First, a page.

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Dear Friend of IHR,

Thank you for your continued support of our work with individuals and families affected by substance use disorder, mental health, and trauma. Many of our clients also struggle with homelessness, as the cost of housing in the Commonwealth rises and availability decreases.

Events this fall demonstrate that family homelessness in Massachusetts has reached a crisis level, and the state is no longer able to shelter homeless families. Headlines in the Boston Globe reiterate the dire situation:

“Pregnant women face a desperate scramble in family shelter crisis” (Oct. 25)

“Months after request, Mass. Lawmakers to vote on funding for emergency shelters. But they won’t say how much they’ll authorize.” (Nov. 6)

At this distressing time, we want to share the hopeful message that IHR’s Project RISE has provided. For the past five years, RISE has supported homeless families on the North Shore with crucial counseling and has worked closely with family shelters on facilitating access to permanent housing.

After six months in the program, 60% of RISE participants had attained stable housing, compared to 19% housed at intake. And, after six months, 46% of RISE participants were employed full or part time, compared to 24% at intake.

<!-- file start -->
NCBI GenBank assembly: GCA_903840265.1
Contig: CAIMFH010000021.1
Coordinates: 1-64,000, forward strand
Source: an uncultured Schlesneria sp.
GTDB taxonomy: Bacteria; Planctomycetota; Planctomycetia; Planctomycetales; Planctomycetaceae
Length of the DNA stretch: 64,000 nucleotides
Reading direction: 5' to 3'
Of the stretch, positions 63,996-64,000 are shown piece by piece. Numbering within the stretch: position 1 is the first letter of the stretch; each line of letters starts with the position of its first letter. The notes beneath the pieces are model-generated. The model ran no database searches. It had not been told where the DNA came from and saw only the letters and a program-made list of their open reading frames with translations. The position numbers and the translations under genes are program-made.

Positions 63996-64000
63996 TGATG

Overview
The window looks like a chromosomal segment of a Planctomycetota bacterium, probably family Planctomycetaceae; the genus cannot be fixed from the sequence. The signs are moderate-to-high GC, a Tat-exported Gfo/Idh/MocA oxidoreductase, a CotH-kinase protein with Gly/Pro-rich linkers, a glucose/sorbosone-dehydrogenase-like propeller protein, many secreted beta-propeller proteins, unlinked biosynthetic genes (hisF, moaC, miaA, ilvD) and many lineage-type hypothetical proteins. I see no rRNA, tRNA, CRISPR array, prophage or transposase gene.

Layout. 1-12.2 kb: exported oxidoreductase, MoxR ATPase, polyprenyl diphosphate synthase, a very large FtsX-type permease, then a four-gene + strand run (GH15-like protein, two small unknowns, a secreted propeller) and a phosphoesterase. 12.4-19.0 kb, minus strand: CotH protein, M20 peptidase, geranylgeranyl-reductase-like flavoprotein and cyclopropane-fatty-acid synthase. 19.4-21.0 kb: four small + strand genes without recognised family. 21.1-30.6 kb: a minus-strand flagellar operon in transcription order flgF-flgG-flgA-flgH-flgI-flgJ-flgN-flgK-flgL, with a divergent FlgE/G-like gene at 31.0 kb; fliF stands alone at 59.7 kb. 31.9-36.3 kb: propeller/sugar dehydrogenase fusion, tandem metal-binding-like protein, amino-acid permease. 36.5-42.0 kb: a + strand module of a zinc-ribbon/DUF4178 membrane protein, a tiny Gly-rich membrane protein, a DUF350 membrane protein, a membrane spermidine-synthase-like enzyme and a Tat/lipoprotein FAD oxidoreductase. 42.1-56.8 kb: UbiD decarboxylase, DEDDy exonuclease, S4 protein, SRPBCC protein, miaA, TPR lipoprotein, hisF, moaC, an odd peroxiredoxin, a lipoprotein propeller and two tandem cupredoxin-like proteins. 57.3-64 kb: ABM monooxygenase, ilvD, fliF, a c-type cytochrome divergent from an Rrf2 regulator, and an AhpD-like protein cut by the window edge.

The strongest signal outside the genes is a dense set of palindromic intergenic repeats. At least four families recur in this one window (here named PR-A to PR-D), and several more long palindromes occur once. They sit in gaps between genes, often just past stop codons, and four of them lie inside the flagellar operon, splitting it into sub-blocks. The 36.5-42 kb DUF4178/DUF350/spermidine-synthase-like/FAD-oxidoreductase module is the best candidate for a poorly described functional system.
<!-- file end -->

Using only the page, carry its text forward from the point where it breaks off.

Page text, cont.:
RISE is only one of IHR’s programs across the state wrestling with the issue of homelessness, often correlated with substance use and mental health issues. IHR’s Family Engagement Project, the Women and Family Referral Center, and Moms Do Care sites engage with homeless families on a regular basis.

IHR does not give up. In these uncertain and often isolating times, we continue our efforts to reach out to clients, supporting them in the face of stigma, addressing their mental health challenges, and helping them find concrete resources.

Katharine Thomas
Executive Director, IHR

Please Consider A Gift Today

Keep families together.

This year, we ask you again to partner with us in the journey to recovery through your generous support of our mission and work.

The Institute for Health & Recovery is a 501(c)(3). Donations are tax deductible as allowed by law.